Monitoring with SNMP, Part 3: Automate active monitoring with Nagios

My last post showed how to monitor networked devices with SNMP. You could try to remember to manually check the status of things periodically, but that would be missing the point of computers. Instead, automate your monitoring with Nagios, a web-based monitoring tool for Linux that automates the process of actively querying devices and doing something with the information. Nagios is available as free open source software (Nagios Core), and the company offers additional non-free products with premium features. The open-source version is fine for getting started and setting up basic monitoring. Nagios does a lot more than just SNMP monitoring. I’ll refer you to the Nagios Core documentation to get Nagios up and running, and I’ll focus on how to set up Nagios to actively monitor devices with SNMP.

Step 1: Retrieve information manually using snmpget

In Part 2, I described how to use snmpwalk and snmpget to query a device. You have to get that operation working manually before you can automate it! Please read the previous post and get SNMP working before proceeding.

Step 2: Run the check_snmp plugin manually

Nagios uses the check_snmp plugin to query devices via SNMP. The best way to get started is to run the plugin manually on the command line and get everything working. Then, edit the Nagios configs (or update the nconf database) with the parameters from the command line. For example, in my previous post I used snmpget to check the total current on a PDU. The same information can be obtained through check_snmp:
/usr/lib64/nagios/plugins/check_snmp --protocol=2c --community=tripplite --hostname=pdu-01 --oid=UPS-MIB::upsOutputCurrent.1 --warning=140 --critical=150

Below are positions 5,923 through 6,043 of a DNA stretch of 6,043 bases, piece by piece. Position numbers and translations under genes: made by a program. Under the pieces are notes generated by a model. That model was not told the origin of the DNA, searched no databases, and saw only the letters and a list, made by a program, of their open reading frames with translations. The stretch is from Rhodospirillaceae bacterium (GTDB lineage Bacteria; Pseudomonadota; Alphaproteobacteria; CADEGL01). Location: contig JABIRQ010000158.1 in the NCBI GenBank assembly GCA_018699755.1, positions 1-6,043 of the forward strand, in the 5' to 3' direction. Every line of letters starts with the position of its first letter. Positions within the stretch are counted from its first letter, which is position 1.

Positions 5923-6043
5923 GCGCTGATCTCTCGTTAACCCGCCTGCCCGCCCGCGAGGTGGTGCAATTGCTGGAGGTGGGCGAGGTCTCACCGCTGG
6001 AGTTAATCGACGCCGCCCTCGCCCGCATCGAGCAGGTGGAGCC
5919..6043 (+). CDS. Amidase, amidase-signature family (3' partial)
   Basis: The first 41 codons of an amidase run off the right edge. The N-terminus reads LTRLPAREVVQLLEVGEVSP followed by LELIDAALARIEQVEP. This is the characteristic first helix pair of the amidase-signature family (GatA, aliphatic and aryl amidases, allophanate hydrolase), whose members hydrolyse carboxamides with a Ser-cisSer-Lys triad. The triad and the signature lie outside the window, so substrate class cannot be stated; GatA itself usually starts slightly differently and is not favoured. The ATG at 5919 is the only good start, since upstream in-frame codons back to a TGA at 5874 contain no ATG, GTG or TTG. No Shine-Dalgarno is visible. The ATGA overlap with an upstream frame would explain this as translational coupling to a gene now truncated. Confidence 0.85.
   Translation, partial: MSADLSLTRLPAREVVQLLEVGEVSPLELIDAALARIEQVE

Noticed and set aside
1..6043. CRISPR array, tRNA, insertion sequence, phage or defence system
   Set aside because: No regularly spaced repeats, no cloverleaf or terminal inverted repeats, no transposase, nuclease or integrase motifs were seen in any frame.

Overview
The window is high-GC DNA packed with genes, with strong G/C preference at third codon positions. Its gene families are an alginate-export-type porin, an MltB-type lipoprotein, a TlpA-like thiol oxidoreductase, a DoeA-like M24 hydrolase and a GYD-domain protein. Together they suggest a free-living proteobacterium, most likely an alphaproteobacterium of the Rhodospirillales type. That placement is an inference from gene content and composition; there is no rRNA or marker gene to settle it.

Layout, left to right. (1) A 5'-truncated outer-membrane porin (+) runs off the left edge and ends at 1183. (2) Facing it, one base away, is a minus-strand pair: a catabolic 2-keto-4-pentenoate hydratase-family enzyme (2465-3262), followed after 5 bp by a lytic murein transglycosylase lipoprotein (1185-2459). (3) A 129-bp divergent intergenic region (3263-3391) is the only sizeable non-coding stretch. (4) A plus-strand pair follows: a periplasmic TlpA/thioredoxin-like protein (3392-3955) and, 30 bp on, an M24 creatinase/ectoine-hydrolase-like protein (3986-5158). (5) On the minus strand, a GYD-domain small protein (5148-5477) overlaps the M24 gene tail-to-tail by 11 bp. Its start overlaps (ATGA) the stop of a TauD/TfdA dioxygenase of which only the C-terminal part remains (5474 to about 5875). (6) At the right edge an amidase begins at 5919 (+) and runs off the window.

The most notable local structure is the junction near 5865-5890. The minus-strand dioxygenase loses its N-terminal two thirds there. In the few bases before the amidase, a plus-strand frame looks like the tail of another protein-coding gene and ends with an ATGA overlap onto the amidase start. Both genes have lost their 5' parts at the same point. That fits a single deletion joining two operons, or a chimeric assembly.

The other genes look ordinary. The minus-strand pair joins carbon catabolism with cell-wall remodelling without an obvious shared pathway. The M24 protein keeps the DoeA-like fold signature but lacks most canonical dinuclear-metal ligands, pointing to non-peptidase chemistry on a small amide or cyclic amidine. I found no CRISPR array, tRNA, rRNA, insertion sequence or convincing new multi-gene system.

SNMP OK - 60 | UPS-MIB::upsOutputCurrent.1=60

The arguments warning and critical set thresholds that determine when Nagios when generate a warning or a critical alert. In this case, if the value returned from the SNMP query is > 140 a warning is generated, and a critical alert occurs if the result is > 150. As you can see, since only 60 tenth-amps are being drawn, Please read the documentation for threshold syntax.

Step 3: Define services to automate SNMP checks

Once you have the check_snmp command working manually, it’s time to add a service to Nagios. Here is what the above command might look like when defined as a service in Nagios:
define service {
service_description Check current draw
check_command check_snmp!--protocol=2c --community=tripplite --oid=UPS-MIB::upsOutputCurrent.1 --warning=140 --critical=160
hostgroup_name pdus,ups,ats
use generic-service
}

Note that I have created three host groups for PDUs, UPSs, and automatic transfer switches (ATS). This service will run on any host that is added to any of those groups. It’s a good idea to structure your Nagios configs so that hosts are part of host groups, and services run on host groups.

References

  1. Nagios Core Documentation
  2. Nagios Plugin Docs
  3. Nagios Plugin Development Guidelines

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